After starting the installer it again fails at the 90% mark. The installation rolls back the entire installation and I’m not sure what happened.

Let’s check the installation logs again, hopefully this time it shows me what went wrong. Unfortunately it didn’t show me anything.

I wasn’t going to give up. I tried different variations of the installation settings to see if I made some sort of mistake.
I checked the hardware for any defects, replaced memory, swapped the CPUs of the machines.

Nothing there that could point out why the setup failed.
At this point it’s a good idea to get some higher power involved and we created a ticket with Microsoft support. It even got a few levels higher and even they weren’t able to figure out why the installation failed. Their answer was; “Just use SQL Server 2008, that should work”.

Besides the fact that was not the answer I was looking for, it was not possible for me to install SQL Server 2008 because it was not yet proven technology.

So as the consultant I was kind of in a pickle. How was I going to get the job done because my reputation was on the line. I’m supposed to be the one with the knowledge and there I was struggling for over a week to get a cluster setup.

Because at this point I had to start thinking outside the box and I was looking at the hardware again. The hardware was all approved and supported hardware by Microsoft. We didn’t need any third party drivers or anything like that.

Looking at the hardware, besides the motherboard power supply and some other parts , we only able to control the CPU, memory and the hard disks. The servers were identical with the following configuration:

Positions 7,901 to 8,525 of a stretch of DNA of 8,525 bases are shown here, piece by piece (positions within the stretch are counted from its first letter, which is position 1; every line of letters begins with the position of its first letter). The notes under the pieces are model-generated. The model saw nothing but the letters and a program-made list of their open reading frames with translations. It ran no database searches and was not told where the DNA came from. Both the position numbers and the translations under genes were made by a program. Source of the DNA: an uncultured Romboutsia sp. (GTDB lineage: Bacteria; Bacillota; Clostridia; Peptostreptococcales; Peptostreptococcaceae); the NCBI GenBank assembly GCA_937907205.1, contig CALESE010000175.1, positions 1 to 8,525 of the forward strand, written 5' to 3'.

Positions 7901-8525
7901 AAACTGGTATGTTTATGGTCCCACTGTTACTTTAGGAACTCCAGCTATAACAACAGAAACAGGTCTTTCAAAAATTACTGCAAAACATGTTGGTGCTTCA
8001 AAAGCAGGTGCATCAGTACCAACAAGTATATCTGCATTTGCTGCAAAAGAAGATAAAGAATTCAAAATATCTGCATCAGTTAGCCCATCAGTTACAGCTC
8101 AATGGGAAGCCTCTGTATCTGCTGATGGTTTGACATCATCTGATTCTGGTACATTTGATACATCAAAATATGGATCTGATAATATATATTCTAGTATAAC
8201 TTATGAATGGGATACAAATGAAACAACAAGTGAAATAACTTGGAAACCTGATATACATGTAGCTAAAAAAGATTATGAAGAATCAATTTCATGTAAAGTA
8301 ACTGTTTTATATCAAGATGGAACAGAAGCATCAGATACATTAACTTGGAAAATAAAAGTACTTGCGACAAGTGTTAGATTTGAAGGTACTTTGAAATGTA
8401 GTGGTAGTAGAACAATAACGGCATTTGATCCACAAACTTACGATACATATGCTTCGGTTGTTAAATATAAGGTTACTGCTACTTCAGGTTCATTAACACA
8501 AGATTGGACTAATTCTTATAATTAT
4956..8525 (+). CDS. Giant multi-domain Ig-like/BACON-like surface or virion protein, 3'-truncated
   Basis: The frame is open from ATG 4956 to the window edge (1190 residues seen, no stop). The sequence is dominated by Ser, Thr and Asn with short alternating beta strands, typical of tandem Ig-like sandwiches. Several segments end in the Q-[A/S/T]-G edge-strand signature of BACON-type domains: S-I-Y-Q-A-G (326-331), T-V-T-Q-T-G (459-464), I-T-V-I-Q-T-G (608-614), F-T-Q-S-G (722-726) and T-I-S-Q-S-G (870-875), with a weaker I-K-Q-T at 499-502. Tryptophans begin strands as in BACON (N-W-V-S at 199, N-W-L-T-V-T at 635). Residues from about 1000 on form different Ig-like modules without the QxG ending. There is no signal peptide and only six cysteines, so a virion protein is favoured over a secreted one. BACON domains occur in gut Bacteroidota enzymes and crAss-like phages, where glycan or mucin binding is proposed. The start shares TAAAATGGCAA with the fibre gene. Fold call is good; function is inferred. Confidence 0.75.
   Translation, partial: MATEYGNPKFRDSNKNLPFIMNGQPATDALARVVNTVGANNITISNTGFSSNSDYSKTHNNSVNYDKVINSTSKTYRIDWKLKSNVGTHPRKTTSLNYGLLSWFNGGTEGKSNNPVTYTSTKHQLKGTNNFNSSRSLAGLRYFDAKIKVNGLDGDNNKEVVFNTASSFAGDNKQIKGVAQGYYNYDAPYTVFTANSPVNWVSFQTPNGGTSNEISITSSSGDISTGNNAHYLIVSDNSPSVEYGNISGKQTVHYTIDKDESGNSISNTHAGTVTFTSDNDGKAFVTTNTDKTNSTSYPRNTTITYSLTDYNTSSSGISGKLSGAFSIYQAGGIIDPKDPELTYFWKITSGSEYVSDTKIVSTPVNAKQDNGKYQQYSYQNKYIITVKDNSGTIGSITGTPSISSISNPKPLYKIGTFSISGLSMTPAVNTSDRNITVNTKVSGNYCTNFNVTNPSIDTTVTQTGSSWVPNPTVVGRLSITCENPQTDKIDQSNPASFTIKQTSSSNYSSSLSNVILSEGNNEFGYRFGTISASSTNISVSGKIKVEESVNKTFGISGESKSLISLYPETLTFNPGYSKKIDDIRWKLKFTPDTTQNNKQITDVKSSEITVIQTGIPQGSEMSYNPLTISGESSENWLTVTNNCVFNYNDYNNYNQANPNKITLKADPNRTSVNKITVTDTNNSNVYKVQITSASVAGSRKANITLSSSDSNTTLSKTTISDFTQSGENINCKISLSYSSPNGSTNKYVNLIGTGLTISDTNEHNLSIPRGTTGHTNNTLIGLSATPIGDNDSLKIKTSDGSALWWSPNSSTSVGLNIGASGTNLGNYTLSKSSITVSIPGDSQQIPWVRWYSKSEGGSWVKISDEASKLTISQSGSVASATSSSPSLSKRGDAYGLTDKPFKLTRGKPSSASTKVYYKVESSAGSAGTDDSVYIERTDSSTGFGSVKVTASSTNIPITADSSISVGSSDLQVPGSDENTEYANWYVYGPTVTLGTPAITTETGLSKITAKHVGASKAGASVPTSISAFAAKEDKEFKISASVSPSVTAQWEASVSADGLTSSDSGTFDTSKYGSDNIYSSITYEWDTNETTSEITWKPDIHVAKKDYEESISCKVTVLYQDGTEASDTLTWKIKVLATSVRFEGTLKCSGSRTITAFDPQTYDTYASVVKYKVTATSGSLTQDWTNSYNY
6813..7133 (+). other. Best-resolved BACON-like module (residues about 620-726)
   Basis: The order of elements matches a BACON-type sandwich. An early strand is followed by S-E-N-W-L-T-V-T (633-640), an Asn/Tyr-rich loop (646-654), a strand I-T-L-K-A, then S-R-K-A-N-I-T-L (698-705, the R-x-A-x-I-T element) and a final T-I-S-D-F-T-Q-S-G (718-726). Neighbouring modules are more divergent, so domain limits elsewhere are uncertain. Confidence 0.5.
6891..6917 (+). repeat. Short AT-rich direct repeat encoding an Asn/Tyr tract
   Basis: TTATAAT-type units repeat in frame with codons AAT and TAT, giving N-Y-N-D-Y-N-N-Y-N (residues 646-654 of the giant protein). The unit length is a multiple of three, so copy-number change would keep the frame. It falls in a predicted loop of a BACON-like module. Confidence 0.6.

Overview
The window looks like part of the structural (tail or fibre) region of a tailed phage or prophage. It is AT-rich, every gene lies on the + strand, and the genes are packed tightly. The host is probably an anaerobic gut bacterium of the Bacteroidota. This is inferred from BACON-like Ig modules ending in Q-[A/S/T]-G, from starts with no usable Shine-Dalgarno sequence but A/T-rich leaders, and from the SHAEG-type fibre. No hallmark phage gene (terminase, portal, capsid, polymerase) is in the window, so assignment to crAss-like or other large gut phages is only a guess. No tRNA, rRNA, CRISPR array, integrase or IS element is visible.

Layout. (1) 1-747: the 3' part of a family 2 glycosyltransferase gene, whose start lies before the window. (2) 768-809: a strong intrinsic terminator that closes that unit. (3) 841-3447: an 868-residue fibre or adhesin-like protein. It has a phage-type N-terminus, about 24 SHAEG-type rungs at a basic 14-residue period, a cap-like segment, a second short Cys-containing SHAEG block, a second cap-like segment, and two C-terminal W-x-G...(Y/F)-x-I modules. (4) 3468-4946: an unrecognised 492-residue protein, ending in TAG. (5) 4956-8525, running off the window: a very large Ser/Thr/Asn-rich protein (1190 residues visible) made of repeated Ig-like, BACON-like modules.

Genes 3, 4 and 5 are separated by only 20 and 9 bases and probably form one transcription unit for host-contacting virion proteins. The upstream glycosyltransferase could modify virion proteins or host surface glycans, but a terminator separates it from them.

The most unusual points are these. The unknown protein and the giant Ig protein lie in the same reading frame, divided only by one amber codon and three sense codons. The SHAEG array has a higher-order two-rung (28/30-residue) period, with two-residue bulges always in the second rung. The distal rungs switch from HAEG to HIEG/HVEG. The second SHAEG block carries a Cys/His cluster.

CPU: 4 x 6 core
Memory: 64 GB
Hard disk:
System disk – 40 GB
Application disk – 30 GB
Data disk: 300 GB
Log disk : 100 GB

I first examined the disks. There was nothing special about them. The system and application disk were the only local disks and the data and log disk were LUNs.
The memory was nothing special either and was setup in 4 x 16GB modules.
The CPU was something I had not seen yet and what caught my attention was the 6 core specification. In total we had 24 cores and for some reason that number was odd to me.

Let me explain why the number 24 is an odd number for me. It’s because when you’re used to working with computers you are used to work with number in the power of 2. We have 1,2,4,8,16,32,64 etc but not the number 24. That’s right between 16 and 32.

It’s possible to let Windows believe there is a different amount of processors in your server. You can change this setting in the MSCONFIG utility by setting the amount of processors in the BOOT.INI tab.

At this point I was good for any new idea so I changed the value for the amount of processors to 2. The number 2 is in the power of 2 so let’s see what happens.
I restarted the server and looked into the task manager and I saw two processors. That all worked now let’s run the setup of the SQL Server node again.

I would not have believed it if this didn’t happen to me but for some reason the setup was successful. At this point it could’ve been a fluke and I wanted to be sure. I removed the node from the cluster, reset the amount of processors to the original version and ran the setup again. This time it failed as I had seen before.